The Wendys

Available

Product Details

Price
$16.95  $15.59
Publisher
Four Way Books
Publish Date
March 02, 2020
Pages
80
Dimensions
5.9 X 0.5 X 9.0 inches | 0.35 pounds
Language
English
Type
Paperback
EAN/UPC
9781945588426
BISAC Categories:

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About the Author

Allison Benis White is also the author of Please Bury Me in This, winner of the Rilke Prize, and Small Porcelain Head, selected by Claudia Rankine for the Four Way Books Levis Prize in Poetry and named a finalist for the PEN Center USA Literary Award and the California Book Award. Her first book, Self-Portrait with Crayon, received the Cleveland State University Poetry Center Book Prize. Her poems have appeared in American Poetry Review, New England Review, Ploughshares, Pushcart Prize XLI: Best of the Small Presses, and elsewhere. She is an associate professor at the University of California, Riverside.

Reviews

"'Because it is easier to miss a stranger / with your mother's name, ' Allison Benis White writes an extended eulogy to women named Wendy, none of whom and all of whom are her mother. In these carefully made, sorrowful poems, White teases the seams between self and other, between fiction and 'the real' of the mother's lost body. In the book's gorgeous final sequence, Wendy Darling plummets to the earth in achingly slow motion: 'I am lowering my mouth / over her mouth, ' writes White--evoking the eros of poetry's ancient desire to speak to, to breathe with, the dead. These poems teach me how to mourn, which means they teach me how to love."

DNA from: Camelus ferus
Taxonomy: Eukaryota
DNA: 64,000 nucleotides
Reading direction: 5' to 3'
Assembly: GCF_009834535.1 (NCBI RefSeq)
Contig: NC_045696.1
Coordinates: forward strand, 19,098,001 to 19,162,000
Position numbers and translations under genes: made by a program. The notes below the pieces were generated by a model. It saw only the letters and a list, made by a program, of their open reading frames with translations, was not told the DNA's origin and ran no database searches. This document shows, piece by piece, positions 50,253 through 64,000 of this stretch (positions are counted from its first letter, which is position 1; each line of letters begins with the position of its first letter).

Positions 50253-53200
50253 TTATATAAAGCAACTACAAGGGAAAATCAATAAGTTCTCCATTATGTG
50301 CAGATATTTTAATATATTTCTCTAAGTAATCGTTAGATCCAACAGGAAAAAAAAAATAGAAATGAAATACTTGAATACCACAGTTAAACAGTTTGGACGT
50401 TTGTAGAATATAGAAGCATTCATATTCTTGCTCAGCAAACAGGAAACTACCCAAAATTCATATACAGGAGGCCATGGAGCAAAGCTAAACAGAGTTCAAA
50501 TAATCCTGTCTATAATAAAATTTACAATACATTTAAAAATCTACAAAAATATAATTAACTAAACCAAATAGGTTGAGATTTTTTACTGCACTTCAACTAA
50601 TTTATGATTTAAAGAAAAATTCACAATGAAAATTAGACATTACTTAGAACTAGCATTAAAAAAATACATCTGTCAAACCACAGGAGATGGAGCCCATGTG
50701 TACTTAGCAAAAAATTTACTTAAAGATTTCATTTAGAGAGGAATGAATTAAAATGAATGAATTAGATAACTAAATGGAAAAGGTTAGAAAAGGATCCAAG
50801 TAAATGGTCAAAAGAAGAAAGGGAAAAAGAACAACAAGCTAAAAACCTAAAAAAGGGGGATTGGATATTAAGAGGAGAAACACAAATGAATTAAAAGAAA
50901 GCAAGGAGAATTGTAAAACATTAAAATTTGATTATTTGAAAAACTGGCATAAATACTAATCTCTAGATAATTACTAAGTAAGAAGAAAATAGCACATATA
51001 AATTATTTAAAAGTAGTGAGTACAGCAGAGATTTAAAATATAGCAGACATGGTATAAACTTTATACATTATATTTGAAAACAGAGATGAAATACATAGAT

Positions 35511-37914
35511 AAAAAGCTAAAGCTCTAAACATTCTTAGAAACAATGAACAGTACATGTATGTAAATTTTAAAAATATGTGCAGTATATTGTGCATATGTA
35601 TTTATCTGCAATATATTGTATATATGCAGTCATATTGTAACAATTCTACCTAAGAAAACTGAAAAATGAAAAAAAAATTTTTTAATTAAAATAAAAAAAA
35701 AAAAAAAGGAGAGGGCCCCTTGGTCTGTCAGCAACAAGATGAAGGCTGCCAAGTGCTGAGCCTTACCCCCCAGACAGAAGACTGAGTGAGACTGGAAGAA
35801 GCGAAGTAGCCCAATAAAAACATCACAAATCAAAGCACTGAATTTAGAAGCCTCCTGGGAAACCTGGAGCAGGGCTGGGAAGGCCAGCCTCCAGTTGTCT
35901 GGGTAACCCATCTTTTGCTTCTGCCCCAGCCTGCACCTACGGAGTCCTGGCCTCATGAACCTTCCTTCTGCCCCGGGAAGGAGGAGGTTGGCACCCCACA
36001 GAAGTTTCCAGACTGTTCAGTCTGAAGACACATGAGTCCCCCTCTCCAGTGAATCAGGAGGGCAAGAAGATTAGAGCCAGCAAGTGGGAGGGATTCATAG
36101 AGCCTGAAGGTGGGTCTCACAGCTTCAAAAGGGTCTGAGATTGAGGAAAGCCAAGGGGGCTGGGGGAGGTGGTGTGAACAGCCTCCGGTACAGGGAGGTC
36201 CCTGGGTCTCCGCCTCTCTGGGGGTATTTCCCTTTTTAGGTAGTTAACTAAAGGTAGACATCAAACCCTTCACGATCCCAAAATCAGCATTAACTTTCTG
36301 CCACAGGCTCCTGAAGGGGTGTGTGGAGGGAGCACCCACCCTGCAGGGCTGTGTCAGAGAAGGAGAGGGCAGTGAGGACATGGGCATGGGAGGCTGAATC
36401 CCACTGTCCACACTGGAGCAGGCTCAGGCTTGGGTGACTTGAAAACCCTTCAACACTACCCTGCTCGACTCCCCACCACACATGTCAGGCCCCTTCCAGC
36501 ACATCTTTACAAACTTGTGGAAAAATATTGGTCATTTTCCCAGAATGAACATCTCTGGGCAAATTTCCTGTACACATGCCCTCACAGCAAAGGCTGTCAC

--Julie Carr
"In these nuanced, incantatory poems, Allison Benis White addresses and inhabits five Wendys, each an archetype and a dimension of self, each 'peeled down to [her] voice.' Violence presses in on all of the Wendys, red or white, blood or milk, sugar, smoke, air, the page, and the prominent white space that demarcates and effaces voice and self. The poems are hushed, personal, spare; language breaks through an enigmatic privacy into a sapphire epiphany. Here, speech is grief. Here, 'the living are the dream of the dead' and the poem is the hallowed interface."
--Diane Seuss
" Allison Benis White uses acute, exquisitely wrought lines to examine violence against women in The Wendys (Four Way, Mar.)...."--Barbara Hoffert "Library Journal" (1/17/2020 12:00:00 AM)